Image Credit: Pixabay
September is Animal Pain Awareness Month! And for most pet parents, this doesn’t mean much. Their dog, cat, rabbit, or other pet seems to get along just fine. But we want to take the time to pay special attention to the hidden pains some pets face.
When we think of pain, we often think about broken bones, cuts, scrapes, and bruises. These are all forms of acute pain. But when it comes to our pets, it’s helpful to be aware of chronic pain. Chronic pain is sharp or dull pain that recurs or persists over a longer period of time.
Chronic pain is ultimately more complex because it can increase gradually and it doesn’t always have physical, apparent evidence like bruises, bumps, and cuts. Chronic pain also ebbs in severity. Often pet parents think their pet feels better just to find the same pet limping, again, a week later.
Our Pets and Pain
Our pets can mask chronic pain. And from time to time, owners aren’t aware that their sweet pet isn’t sleeping well, has trouble getting up from their bed. Sometimes chronic pain looks more like reluctance or old age. For example, a pet may want to participate and play, but they hold back due to pain. Why? Their pain slows them down or makes them withdrawal more despite the desire to engage.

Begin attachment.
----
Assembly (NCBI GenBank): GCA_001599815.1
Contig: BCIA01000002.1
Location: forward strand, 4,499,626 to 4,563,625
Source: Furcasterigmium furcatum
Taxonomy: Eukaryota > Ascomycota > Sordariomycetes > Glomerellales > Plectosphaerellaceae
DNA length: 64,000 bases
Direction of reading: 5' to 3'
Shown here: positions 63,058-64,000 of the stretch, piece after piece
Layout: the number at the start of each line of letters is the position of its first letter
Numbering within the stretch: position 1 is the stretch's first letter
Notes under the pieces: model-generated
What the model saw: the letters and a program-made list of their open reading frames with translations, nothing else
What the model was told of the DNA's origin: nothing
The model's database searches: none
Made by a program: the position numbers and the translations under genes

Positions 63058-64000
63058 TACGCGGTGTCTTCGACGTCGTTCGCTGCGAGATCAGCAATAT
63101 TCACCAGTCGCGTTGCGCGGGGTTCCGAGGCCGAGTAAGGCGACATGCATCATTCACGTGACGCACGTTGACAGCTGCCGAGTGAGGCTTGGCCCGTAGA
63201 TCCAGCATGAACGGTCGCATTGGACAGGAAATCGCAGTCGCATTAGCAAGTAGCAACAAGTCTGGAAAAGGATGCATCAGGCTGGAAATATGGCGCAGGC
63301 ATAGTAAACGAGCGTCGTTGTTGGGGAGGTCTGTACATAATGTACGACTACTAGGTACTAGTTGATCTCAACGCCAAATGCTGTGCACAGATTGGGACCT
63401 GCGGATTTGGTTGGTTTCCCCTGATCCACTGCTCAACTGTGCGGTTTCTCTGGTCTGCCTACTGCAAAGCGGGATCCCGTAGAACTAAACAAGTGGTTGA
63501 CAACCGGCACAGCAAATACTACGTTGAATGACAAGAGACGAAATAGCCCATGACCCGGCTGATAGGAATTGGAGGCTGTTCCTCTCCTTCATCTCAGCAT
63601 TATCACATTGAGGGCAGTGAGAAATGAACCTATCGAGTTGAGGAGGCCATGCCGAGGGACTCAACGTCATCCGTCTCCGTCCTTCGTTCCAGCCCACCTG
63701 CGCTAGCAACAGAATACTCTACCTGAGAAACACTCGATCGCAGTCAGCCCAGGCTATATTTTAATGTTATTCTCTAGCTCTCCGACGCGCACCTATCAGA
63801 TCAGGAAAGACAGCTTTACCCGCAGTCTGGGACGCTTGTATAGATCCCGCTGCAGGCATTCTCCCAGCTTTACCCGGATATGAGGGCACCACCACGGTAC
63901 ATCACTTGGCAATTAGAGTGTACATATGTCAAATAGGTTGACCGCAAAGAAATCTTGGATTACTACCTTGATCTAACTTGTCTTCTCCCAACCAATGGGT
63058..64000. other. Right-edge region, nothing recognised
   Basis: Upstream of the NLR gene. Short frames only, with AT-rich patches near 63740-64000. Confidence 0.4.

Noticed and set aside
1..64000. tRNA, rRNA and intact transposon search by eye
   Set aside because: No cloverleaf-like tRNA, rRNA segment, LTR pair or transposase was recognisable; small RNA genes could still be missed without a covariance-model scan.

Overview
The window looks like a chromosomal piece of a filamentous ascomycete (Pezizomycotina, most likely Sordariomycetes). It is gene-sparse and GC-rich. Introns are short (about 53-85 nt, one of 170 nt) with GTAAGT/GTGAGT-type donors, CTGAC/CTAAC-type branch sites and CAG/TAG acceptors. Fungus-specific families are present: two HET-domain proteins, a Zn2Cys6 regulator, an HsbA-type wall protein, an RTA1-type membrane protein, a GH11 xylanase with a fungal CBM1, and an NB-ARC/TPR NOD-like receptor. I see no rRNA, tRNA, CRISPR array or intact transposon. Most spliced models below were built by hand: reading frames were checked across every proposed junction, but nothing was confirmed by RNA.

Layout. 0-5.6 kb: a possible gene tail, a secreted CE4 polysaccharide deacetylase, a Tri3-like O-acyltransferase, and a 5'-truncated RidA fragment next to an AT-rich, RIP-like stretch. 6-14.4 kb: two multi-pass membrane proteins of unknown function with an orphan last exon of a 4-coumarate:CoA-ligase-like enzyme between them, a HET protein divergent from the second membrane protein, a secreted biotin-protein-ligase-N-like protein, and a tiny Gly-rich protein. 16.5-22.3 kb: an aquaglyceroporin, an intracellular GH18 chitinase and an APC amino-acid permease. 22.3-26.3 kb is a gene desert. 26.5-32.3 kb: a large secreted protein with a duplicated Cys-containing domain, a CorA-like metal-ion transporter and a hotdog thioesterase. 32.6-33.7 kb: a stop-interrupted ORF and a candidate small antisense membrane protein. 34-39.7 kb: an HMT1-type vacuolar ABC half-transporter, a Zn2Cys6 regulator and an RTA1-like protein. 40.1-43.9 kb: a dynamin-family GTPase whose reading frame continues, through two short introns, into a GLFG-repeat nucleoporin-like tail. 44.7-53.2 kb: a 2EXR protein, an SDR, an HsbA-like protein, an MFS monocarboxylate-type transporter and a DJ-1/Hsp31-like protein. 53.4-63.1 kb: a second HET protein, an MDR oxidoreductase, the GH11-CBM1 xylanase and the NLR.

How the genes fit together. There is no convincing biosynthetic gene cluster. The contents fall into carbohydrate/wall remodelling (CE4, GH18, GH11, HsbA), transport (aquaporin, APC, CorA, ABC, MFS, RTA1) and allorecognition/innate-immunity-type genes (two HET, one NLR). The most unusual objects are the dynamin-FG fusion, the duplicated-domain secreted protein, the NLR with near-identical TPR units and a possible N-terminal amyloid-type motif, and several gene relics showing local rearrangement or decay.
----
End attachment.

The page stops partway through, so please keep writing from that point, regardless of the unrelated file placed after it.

What Causes Pets Chronic Pain?
Chronic pain can come in many forms and the causes can be just as varied. The most common forms of chronic pain include:
- Joint pain
- Dental pain
- Digestive pain
- Skin irritation and rash
- Urinary infection and issues
- Skeletal issues like spinal disk slips
- Post-surgical pain
- Nerve pain
- Virus related disease
Many causes of chronic pain are invisible to the untrained eye. Dental disease and discomfort can go unnoticed for weeks, months, and even years, but the throbbing discomfort often comes to light when a pet stops eating or loses a tooth. And the gradual onset of arthritis, cancer, and nerve pain hides within its slow progression. In other words, dogs don't wake up one day suffering from arthritis.
This is why we dedicated this time to chronic pain. We want you to participate in a meaningful way. How can you do that?
How You Can Participate In Animal Pain Awareness Month